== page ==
Today, Spencer and Mark are discussing Avengers 39, originally released December 10th, 2014.
Spencer: When you read enough comics, you start to see certain repeated themes and styles emerge among various writers. Brian Michael Bendis is known for dialogue-heavy, somewhat decompressed comics. Kieron Gillen makes no attempt to hide his musical influences and knack for clever dialogue. Geoff Johns loves to rehabilitate long-forgotten or mishandled characters and concepts (and is also a bit infamous for cutting off his characters’ arms). Jonathan Hickman, meanwhile, is probably best known for his cerebral, somewhat detached style of writing that can spend years setting things up before finally letting all the dominos fall into place. With this week’s Avengers 39 we’re getting closer and closer to the end of Hickman’s Avengers epic, but the most interesting part of the issue is the commentary Hickman seems to be making on his own writing style.
After an eight-month time-skip and half-a-dozen issues setting up the new status quo, we’ve finally made it to the climatic clash between the Illuminati and Steve Rogers’ S.H.I.E.L.D. Avengers. The Illuminati are severely outnumbered, but with the Hulk on their side, they’re still dominating the battle. Just as Steve gets his helicarrier in position to attack, though, the Illuminati summon a new player — Sunspot’s New Avengers arrive on the scene, ready to resolve things once and for all!
This wouldn’t be a Hickman book if there wasn’t some extra meaning to the action, which is why the entire battle is accompanied by commentary from Mr. Fantastic in the form of a pre-recorded lesson for his gifted daughter, Valeria. Reed’s battle tactics, though, also seem to be a particularly accurate summation of Hickman’s writing style, giving the whole thing a double-meaning; Reed may be sharing his secrets to proper battle-strategy with his daughter, but Hickman also seems to be sharing his approach to writing stories with his readers.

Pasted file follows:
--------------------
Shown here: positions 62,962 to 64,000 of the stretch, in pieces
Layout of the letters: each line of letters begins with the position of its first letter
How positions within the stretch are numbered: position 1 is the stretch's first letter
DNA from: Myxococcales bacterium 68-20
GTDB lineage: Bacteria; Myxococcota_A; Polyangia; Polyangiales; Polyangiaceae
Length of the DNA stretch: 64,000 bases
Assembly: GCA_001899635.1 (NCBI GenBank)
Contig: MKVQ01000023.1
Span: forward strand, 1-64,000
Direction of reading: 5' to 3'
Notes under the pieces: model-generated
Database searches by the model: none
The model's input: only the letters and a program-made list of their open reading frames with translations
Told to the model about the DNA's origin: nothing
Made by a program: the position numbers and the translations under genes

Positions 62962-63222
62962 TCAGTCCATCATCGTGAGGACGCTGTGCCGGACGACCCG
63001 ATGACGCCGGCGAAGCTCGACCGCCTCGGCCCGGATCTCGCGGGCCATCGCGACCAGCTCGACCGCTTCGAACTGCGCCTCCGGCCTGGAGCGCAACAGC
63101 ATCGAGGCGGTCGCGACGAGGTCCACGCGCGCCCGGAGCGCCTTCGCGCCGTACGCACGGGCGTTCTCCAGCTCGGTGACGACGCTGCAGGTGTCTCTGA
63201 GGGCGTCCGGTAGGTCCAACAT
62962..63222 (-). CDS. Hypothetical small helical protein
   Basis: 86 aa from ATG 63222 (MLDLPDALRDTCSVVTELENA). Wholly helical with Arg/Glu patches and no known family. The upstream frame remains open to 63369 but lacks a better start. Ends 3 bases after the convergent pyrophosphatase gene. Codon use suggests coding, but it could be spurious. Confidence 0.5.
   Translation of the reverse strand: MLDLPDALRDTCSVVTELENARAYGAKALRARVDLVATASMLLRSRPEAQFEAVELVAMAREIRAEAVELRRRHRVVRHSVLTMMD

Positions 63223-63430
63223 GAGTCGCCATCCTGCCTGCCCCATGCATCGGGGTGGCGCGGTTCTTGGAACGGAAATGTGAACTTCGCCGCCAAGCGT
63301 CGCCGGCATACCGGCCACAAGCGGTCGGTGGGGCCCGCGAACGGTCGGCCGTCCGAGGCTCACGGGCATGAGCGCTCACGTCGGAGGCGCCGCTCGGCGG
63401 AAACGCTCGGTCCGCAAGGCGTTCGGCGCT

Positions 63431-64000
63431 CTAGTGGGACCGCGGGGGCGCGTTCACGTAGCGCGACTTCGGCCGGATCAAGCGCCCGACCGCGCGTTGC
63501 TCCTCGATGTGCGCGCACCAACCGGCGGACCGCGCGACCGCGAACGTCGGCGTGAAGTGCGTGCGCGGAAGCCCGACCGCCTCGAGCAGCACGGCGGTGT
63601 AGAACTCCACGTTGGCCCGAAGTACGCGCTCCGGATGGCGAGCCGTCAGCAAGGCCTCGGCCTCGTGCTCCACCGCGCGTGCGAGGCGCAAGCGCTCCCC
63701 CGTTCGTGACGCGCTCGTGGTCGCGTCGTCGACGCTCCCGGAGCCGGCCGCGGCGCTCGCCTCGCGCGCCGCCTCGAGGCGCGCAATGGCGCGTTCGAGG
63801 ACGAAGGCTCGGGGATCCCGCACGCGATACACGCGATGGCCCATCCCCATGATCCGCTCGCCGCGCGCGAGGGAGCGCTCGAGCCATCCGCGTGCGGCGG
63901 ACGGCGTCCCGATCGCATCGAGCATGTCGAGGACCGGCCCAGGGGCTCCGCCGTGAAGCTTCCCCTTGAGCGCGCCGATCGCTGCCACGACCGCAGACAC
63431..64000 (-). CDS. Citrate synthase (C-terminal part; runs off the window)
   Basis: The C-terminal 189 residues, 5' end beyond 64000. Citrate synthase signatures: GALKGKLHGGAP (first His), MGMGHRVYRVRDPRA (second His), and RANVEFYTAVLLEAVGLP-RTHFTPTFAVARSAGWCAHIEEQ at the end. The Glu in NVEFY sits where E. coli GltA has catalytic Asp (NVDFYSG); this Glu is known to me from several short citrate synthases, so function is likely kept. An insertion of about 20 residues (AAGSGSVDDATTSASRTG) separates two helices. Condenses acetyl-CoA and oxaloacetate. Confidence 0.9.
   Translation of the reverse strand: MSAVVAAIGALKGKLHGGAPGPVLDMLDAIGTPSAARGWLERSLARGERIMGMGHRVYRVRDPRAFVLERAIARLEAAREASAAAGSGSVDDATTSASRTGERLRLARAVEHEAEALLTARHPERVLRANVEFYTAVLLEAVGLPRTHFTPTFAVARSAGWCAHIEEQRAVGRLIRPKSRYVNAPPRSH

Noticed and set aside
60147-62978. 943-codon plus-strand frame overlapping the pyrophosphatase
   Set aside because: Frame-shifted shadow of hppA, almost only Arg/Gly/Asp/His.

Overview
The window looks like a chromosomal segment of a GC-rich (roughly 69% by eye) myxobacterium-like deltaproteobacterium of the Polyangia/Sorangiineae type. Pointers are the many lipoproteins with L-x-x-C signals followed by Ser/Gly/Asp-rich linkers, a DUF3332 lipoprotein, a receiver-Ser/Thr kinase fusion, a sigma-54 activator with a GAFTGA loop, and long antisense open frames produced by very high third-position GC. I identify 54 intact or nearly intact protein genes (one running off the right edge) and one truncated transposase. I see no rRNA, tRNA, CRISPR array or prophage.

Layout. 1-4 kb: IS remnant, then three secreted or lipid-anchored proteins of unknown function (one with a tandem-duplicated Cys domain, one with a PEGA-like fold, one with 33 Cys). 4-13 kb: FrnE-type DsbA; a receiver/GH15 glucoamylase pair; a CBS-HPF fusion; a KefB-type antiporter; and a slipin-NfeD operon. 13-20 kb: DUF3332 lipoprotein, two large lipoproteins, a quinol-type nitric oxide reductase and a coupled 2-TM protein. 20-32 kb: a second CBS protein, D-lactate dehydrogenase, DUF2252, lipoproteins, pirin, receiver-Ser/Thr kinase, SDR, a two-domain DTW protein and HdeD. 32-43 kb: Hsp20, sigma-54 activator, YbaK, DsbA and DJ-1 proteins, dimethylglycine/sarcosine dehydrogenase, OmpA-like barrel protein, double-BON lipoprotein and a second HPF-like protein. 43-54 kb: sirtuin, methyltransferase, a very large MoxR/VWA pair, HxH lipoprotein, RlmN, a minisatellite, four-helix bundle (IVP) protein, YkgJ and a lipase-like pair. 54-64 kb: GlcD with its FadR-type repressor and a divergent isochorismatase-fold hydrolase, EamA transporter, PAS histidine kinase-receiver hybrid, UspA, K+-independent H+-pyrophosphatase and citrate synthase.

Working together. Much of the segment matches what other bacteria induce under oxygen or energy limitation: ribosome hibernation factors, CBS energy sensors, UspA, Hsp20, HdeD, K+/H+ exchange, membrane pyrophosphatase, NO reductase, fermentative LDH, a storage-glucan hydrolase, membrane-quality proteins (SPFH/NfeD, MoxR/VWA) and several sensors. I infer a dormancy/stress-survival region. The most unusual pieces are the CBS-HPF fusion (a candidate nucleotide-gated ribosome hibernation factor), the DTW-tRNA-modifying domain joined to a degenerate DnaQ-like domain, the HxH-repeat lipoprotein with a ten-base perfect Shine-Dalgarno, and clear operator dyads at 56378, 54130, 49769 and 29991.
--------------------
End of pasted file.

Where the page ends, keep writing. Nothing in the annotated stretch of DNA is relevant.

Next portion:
So what’s the first insight? Despite Reed’s longwinded speech, it’s a simple lesson: “Know who you are.” For all its simplicity, it’s a vital aspect of being both a tactician and a writer: unless you know what your values, interests, strengths and weaknesses are, you’ll never be able to concoct a successful plan or a genuine story.
Reed next addresses two different camps of decision making. Some wait and gather information before making a decision, while others prefer to follow their gut, but Reed argues for a healthy balance of the two. A proper tactician should have a plan that can be implemented with precision, but also altered at a moment’s notice; “minimize variables, maximize flexibility.” It’s easy to see Hickman taking this approach when it comes to his own writing; as I mentioned, Hickman is known for his long-term plotting, but the constantly changing climate of the Big Two can wreak havoc on those kinds of plans. Do we think that, when Hickman started plotting his Avengers epic a few years ago, he knew about, say, Sam becoming Captain America, or Thor losing his hammer, or even about Original Sin? We can’t be sure, but those kind of sudden changes are something a comic writer must always be prepared to deal with, and when you’re as precise a writer as Hickman, it has to be extra difficult to change such long-running plans on the fly. Hickman never reveals exactly how he handles this, but it’s clear that maintaining this balance is a vital part of his writing process.
The next point on Reed’s list is the one that seems most pertinent to Hickman’s work, and specifically to how he handles characterization: always remain calm under pressure, even if it means stifling your own emotions.
The various members of the Illuminati fit Reed’s description to a “T”; these are the characters Hickman seems most comfortable writing, the Kings and great thinkers who must sacrifice their own wants for the greater good. Considering how dispassionate Hickman’s books can often come across as — especially his Marvel work — this is no surprise. There’s usually enough complex emotion bubbling beneath the surface to overcome any of his books’ emotional distance, but this element doesn’t quite feel present with Steve’s S.H.I.E.L.D. Avengers.
Steve himself is clearly coming from a very emotional place — his mission is so zealous that it’s obviously motivated by hurt feelings over Tony’s betrayal — but the rest of his crew’s motivation for remaining on Steve’s team remains unexplored, despite the attention paid to the group’s defectors and moles. Why did Carol or Clint side with Steve? Does it bother them to hunt former friends?
Hickman touches on this slightly here — Rhodey and Tony used to be best friends, and that clearly bothers him — but quickly brushes their feelings aside. I get the feeling that Steve’s Avengers are burying their emotions to remain calm under pressure much in the same way as the Illuminati do. The strategy isn’t as successful for this particular group of characters, but it’s unclear whether this is just a result of Hickman’s style or of it’s a purposeful choice.